SIMM: Single Inline Memory Module
SIPP: Single Inline Pinned Package
SISD: Single-Instruction Single-Dat
SLIP: Serial Line Internet Protocol
SMD: Surface Mount Device
SMT: Surface Mount Technology
SNA: System Network Architecture
SNR - Signal to Noise Ratio
SO/SOL - Small Out Line
SOIC - Small Outline Integrated Circuit
SPOOL - Simultaneous Peripheral Operation On Line
SPT  Sectors Per Track
SPU - Single Processor Unit
SRAM - Static Random Access Memory
SS - Single Sided
STDM - Synchronous Time Division Multiplexing
STN - Super Twisted Nematic
STU - Streaming Tape Unit
SVGA - Super Video Graphics Array
TCM - Trellis Code Modulation
TCP/IP - Transmission Control Protocol / Internet Protocol
TDM - Time Division Multiplexing
TI - Texas Instruments
TIA - Telecomm Industry Association
TLB - Translation-Look aside Buffer
TPI - Tracks Per Inch
TSR - Terminate and Stay Resident
TTL - Transistor-Transistor Logic
UAE - Unrecoverable Application Error
UART - Universal Asynchronous Receiver/Transmitter
UDP - User Datagram Protocol
UMB - Upper Memory Block
UNIX - A trademark used for a computer disk operating system
UPS - Uninterruptible power supply
USL - UNIX System Labs
UUCP - UNIX to UNIX Copy Program
VIRUS - Vital Information Resources Under Seize
VDU - Visual Display Unit
VBE - Video BIOS Extensions
VCR - Video Cassette RecorderVESA: Video Enhanced Standards Association
VGA - Video Graphics Array
VLB - VESA Local Bus
VLIW - Very Long Instruction Word
VLSI - Very Large Scale Integration
VM - Virtual Memory
VME - Versa Module Euro-card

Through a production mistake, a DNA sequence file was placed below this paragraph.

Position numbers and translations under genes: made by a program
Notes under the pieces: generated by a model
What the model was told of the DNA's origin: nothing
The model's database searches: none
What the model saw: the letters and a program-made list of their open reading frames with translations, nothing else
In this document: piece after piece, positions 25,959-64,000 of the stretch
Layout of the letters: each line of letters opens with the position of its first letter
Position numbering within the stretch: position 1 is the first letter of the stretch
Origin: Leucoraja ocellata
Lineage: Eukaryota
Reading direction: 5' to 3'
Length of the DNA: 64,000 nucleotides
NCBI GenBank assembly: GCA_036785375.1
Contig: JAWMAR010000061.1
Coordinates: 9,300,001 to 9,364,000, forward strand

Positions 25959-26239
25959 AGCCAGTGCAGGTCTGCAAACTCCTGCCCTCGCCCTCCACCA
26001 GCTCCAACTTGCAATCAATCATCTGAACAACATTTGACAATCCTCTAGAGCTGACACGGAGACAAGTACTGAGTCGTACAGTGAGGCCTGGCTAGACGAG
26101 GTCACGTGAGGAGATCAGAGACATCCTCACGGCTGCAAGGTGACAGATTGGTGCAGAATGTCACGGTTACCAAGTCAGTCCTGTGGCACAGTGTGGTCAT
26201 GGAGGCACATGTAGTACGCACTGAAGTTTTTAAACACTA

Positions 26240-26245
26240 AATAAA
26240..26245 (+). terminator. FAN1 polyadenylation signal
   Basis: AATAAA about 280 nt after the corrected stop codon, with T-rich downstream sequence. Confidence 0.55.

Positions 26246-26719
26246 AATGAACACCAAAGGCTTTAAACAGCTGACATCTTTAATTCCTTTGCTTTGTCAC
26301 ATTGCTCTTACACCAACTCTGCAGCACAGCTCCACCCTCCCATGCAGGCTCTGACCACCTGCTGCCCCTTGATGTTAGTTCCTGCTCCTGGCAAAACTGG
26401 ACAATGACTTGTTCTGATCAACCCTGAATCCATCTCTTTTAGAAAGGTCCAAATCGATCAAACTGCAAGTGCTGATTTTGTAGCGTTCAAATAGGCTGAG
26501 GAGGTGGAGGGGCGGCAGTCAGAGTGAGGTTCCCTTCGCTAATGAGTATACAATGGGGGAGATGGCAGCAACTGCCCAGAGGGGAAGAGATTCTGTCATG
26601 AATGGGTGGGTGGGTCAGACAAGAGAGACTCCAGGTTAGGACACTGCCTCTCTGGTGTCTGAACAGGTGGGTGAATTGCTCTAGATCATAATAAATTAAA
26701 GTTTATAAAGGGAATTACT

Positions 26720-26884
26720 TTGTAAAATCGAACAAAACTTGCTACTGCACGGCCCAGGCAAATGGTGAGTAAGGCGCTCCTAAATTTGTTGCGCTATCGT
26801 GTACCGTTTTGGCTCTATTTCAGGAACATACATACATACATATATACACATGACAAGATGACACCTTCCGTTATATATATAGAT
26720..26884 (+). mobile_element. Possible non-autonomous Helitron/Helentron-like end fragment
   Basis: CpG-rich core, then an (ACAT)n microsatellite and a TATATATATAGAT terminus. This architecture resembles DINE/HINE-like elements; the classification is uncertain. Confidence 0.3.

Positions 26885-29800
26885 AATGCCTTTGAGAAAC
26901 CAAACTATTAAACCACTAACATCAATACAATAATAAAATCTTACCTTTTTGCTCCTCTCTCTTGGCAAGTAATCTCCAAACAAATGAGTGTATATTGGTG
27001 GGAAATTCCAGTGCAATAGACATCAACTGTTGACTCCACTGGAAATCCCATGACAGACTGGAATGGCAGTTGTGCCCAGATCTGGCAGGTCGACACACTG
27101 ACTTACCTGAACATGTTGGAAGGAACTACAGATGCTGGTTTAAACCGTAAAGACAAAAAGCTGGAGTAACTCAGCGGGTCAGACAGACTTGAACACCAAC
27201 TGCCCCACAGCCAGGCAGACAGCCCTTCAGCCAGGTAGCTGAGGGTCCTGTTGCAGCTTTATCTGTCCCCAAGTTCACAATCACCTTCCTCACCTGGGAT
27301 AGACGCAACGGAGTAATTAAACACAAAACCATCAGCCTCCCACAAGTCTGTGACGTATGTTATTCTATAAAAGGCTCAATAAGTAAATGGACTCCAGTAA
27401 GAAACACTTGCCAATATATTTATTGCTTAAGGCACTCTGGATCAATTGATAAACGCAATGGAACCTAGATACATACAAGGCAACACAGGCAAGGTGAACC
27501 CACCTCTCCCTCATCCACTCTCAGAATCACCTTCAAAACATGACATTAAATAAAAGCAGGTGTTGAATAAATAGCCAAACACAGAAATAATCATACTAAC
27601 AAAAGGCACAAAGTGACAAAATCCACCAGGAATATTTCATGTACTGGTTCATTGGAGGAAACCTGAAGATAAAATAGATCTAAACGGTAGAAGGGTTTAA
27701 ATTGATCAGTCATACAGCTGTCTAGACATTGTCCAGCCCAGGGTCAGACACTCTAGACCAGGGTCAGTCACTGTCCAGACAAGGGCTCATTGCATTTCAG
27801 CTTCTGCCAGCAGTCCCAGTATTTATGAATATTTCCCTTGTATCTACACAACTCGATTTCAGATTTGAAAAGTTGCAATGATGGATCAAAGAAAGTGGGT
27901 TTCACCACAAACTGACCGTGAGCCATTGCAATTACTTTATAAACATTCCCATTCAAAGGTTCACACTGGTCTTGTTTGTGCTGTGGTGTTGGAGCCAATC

VRAM - Video Random Access Memory
VRT - Voltage Reduction Technology
VTR - Video Tape Recorder
WAN - Wide area network
WATS - Wide Area Telephone Service
WD - Western Digital
WORM - Write Once - Read-Many
WRAM - Window Random Access Memory
WS - Wait State
WWW - World Wide Web
XGA - eXtended Graphics Array
XMS - Extended Memory Specification
XOR - Exclusive-OR
XT - eXtended Technology
ZIF - Zero Insertion Force

Method of Changing Hidden Windows 7 Themes

Here is an alternative method, how to enable hidden windows 7 themes. If previous methods are not working to then apply this method.
At First Go to Control Panel and then click on folder Options.
Note: -- If Folder options are not available, change the view to large icons at the top-right corner of the screen.
Now click On the View tab and uncheck the box “Hide protected operating system files (Recommended)”. It will show you a warning; avoid this warning and Click Yes.
Now Go to “C:\Windows\Globalization\MCT\” Inside this folder you will see folders with name MCT-XX where XX will be AU, CA etc. These are the country codes in which these themes are automatically available.
                 Inside each MCT-XX you will see a Theme folder, now open it and click on the theme file to unlock it. Once unlocked, the theme will be available to you in personalization option.

Wednesday, 18 January 2017

UK Government releases report on Robotics and Artificial Intelligence

The UK Government's Science and Technology Committee undertook an inquiry into robotics and artificial intelligence. Robotics and Autonomous Systems (RAS) was one of the "Eight Great Technologies" identified by the UK Government.